A preventable health crisis in the LGBTQ community

Op-ed by Thomas Ylioja
Posted 1/29/21

Smoking is a significant health issue facing the LGBTQ community and it could be drastically improved by ending the sale of flavored tobacco in Denver. In Colorado, and nationwide, the LGBTQ …

This item is available in full to subscribers.

Please log in to continue

Username
Password
Log in

Don't have an ID?


Print subscribers

If you're a print subscriber, but do not yet have an online account, click here to create one.

Non-subscribers

Click here to see your options for becoming a subscriber.

If you made a voluntary contribution in 2020-2021, but do not yet have an online account, click here to create one at no additional charge. VIP Digital Access includes access to all websites and online content.


Our print publications are advertiser supported. For those wishing to access our content online, we have implemented a small charge so we may continue to provide our valued readers and community with unique, high quality local content. Thank you for supporting your local newspaper.

A preventable health crisis in the LGBTQ community

Posted

Smoking is a significant health issue facing the LGBTQ community and it could be drastically improved by ending the sale of flavored tobacco in Denver.

In Colorado, and nationwide, the LGBTQ population has one of the highest smoking rates compared to any other group, smoking at rates more than double their heterosexual/cisgender neighbors. While the smoking rate for all Coloradans has been declining, the rate of smoking among the LGBTQ community has remained steady.

It’s not by accident.

For decades, the tobacco industry has targeted the LGBTQ community with their deadly products. Tobacco companies advertise at Pride festivals and other community events, promoting smoking as a “normal” part of LGBTQ life. They promote messages of freedom — ironic since they are selling a highly addictive product.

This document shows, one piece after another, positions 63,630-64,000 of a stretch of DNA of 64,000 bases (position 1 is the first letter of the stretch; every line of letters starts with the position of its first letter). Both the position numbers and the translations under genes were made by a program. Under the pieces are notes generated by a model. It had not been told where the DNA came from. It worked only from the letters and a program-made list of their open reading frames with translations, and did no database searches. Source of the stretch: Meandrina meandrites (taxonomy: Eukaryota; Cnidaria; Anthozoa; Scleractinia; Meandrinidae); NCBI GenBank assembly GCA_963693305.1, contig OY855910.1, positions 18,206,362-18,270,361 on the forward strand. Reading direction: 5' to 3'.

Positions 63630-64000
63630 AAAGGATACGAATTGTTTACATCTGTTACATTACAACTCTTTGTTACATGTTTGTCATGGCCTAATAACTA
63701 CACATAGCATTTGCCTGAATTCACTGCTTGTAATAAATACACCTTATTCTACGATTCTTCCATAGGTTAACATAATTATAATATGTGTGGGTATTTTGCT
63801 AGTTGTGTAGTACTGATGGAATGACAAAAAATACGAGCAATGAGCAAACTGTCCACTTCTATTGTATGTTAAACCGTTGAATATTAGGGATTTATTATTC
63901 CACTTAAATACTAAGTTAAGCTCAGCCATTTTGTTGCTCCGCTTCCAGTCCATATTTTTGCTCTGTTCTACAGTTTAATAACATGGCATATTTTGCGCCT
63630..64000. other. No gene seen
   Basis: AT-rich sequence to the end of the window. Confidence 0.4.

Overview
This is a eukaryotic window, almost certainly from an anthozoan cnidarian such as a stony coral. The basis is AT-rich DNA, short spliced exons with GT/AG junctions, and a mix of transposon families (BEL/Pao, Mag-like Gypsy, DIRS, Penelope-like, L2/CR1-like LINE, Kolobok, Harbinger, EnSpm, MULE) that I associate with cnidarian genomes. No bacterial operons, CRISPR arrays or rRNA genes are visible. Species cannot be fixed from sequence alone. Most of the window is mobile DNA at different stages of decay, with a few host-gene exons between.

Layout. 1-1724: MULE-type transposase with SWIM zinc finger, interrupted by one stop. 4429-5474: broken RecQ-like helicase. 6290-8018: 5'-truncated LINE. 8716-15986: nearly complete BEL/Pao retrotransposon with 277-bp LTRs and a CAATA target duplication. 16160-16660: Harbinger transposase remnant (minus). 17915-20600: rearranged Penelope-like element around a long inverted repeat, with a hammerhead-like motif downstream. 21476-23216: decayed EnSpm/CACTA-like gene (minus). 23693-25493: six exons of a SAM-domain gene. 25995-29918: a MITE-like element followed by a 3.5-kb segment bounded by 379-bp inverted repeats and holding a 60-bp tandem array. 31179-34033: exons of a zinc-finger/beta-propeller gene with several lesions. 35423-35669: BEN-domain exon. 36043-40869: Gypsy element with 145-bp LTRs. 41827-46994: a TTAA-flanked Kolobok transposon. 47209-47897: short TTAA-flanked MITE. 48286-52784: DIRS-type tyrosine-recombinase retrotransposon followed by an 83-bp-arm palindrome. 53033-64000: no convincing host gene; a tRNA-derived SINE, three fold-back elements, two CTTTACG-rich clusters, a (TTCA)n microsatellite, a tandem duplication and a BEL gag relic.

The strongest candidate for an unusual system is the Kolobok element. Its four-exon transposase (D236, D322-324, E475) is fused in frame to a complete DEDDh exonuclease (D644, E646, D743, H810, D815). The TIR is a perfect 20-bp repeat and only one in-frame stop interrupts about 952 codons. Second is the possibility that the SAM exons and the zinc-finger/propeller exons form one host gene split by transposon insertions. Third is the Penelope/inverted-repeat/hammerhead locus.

According to researchers, LGBTQ people are significantly more likely to smoke menthol cigarettes, with more than 36% reporting that they usually smoke menthols. This is significant because we already know flavors are tailor-made to get young people to start, and make it harder for adults to quit.

The most recent Healthy Kids Colorado Survey shows tobacco use is still higher for LGB youth than their heterosexual peers, whether for e-cigarettes, traditional cigarettes, or any menthol-flavored tobacco product. Nearly one-third of LGB youth who smoke cigarettes said they use menthol products.

At National Jewish Health, the nation’s leading respiratory hospital and Quitline operator in 20 states, we know all too well the damage caused by smoking and vaping, and how hard it is to quit. Being a young LGBTQ person is stressful enough without needing to deal with an addiction to tobacco that will only cause more health problems. We owe it to Denver’s youth to offer ways of coping that do not lead to addiction and lifelong poor health from smoking or vaping. Removing flavored tobacco products means we are prioritizing the health of the next generation over the profits of the industry.

Now is the time — as we deal with the COVID-19 respiratory pandemic and the impact on lung health — to protect our youth. Their lives depend on our actions. It’s time to end the sale of flavored tobacco in Denver.

Thomas Ylioja, Ph.D., is the clinical director of health initiatives at National Jewish Health in Denver

Comments

Our Papers

Ad blocker detected

We have noticed you are using an ad blocking plugin in your browser.

The revenue we receive from our advertisers helps make this site possible. We request you whitelist our site.